Published 01 March 2018
Published 01 December 2017
Published 01 September 2017
Published 01 June 2017
Published 01 December 2016
Published 01 September 2016
Published 01 June 2016
Published March 2016
Among the current metaphors used to describe the unfolding relations between art and science, the two ascriptions that have held sway most recently have been those of collaboration and/or intersection. Both art and science have sent out sets of feelers towards each others cultures which has in turn produced an overlapping sphere of cultural and intellectual activity. Following Lisa Jardines argument, Munster tentatively proposes that we think through these connections as a process of hybridisation performed by the work of the technical-aesthetic objects themselves rather than to declare a glorious new age of harmony, unity and productivity between the two. Artists Oron Catts, Ionat Zurr, Guy Ben-Ary, Justine Cooper, Michele Barker and Patricia Piccinini are in reference.
Published September 2001
In a work that refuses language and conventional psychologising, Mary Moores production Exile, which opened at the Sydney Spring International Festival of New Music at The Studio, Sydney Opera House in 2000, the ascribed meaning is an experience rich in identification. This is pleasurably disorienting theatre that says it all about the immersive experience from 3D to Cinemascope to TODD-AO to Cinema to VR. Other new media performance and installation works are brought into focus such as the Melbourne-based Company in Space work Trial by Video (1997), Liquid Gold by Lisa ONeill, that of Queensland media artist Keith Armstrong and the Melbourne performance company The Men Who Knew Too Much.
Machan turns the light on and examines the fears associated with technology - mystical secret language, complex software, indecipherable code - and furthermore those associated when art is involved. She proposes that the use of technology in everyday life be an experimental process, more aligned to the ways it is used in an art-based contexts. She states that: through risk taking with fragile technologies we not only accelerate our knowledge but also accelerate relationships formed from the very human experience with technology.
Allure: the Feminine in Print:
Wendy Hutchison, Deborah Klein, Marion Manifold, Heather Shimmen
Memoryware: Ceramics by Pamela Irving
Maroondah Art Gallery, Ringwood, Vic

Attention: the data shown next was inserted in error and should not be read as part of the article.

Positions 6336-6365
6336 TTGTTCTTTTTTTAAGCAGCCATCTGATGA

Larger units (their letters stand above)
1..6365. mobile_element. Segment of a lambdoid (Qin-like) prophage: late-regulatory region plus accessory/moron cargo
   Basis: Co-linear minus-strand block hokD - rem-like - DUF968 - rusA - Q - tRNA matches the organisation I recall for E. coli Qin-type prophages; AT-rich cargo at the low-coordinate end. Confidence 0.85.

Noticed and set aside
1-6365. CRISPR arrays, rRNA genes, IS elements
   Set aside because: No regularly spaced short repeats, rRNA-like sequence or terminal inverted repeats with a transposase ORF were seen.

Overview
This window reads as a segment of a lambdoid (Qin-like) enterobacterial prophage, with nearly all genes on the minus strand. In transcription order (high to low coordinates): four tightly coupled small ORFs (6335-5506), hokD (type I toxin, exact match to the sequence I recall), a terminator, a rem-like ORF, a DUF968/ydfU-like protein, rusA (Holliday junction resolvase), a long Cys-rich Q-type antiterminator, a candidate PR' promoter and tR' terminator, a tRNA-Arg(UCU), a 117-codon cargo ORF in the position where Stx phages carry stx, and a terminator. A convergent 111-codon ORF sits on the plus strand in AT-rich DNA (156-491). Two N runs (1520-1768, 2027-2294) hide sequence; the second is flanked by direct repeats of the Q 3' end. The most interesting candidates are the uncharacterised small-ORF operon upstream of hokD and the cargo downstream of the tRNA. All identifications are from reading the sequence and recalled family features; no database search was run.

29 March - 13 May 2001
Many new media works contribute to the field of hypertext despite not being concerned with the literary. Corroli refers to Adrian Miles who likes to think of hypertext as being primarily about links and nodes and their relations, which may or may not privilege words. This topic is examined using examples where hypertext has become a primary focus such as the partnering of eWRe, trAce Online Writing Centre and ANAT who developed a series of online writing residencies in the late 1990s. Artists also discussed: Anne Walton, Francesca da Rimini, Sally Pryor, Diane Caney and Robin Petterd.
curated by Raymond Arnold
Centre for the Arts
30 March 22 April 2001
Yorga Moorntuk/Joyce Winsley 1938 - 2001
Soapbox Gallery, Brisbane
1-27 June 2001
Tofts attempts to redefine that which is commonly known as new media art, as he believes it is out of touch with whats actually going on in digital culture. He refers to a range of contemporary Australian artists utilising digital media to explore some of the ways old material is appropriated and remediated to present works that are new and unique. Amongst those are Josephine Starrs and Leon Cmielewski, Murray McKeich, Ian Haig, Nicholas Negroponte, David Carson, James Widdowson, Gregory Baldwin, Elena Popa, Greg OConnor,Troy Innocent, Rebecca Young, Andrew Trevillian and Tina Gonsalvas.
5 May 1 July
S H Ervin Gallery
Peter Robinson and Jacqueline Fraser were the first two New Zealand artists ever to be included in the Venice Biennale. Both were chosen as a result of their work, rich in conceptual layering and with roots in Maori culture, but wrapped in appealingly conventional presentation styles with plenty of hooks for an international audience. This fact leads Butt to the discussion surrounding the support for New Zealands arts and culture sectors, pointing to a few examples such as Cuckoo, The Physics Room web project series and artists such as Sean Kerr and Warren Olds.
Contemporary Art Services Tasmania
April 6 - 29 2001